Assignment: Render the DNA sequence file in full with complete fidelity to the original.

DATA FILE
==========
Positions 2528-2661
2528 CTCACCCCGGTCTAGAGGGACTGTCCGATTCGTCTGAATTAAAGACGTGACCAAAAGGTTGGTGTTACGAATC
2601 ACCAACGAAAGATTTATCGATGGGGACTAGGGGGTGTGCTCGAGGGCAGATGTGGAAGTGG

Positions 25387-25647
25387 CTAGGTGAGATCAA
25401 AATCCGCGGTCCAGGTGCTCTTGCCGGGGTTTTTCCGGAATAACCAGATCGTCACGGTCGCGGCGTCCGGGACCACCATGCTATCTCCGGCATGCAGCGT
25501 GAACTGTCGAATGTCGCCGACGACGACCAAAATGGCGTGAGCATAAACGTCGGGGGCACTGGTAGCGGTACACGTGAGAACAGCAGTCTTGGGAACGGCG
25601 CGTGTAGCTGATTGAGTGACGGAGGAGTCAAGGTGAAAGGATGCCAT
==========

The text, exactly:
Positions 2528-2661
2528 CTCACCCCGGTCTAGAGGGACTGTCCGATTCGTCTGAATTAAAGACGTGACCAAAAGGTTGGTGTTACGAATC
2601 ACCAACGAAAGATTTATCGATGGGGACTAGGGGGTGTGCTCGAGGGCAGATGTGGAAGTGG

Positions 25387-25647
25387 CTAGGTGAGATCAA
25401 AATCCGCGGTCCAGGTGCTCTTGCCGGGGTTTTTCCGGAATAACCAGATCGTCACGGTCGCGGCGTCCGGGACCACCATGCTATCTCCGGCATGCAGCGT
25501 GAACTGTCGAATGTCGCCGACGACGACCAAAATGGCGTGAGCATAAACGTCGGGGGCACTGGTAGCGGTACACGTGAGAACAGCAGTCTTGGGAACGGCG
25601 CGTGTAGCTGATTGAGTGACGGAGGAGTCAAGGTGAAAGGATGCCAT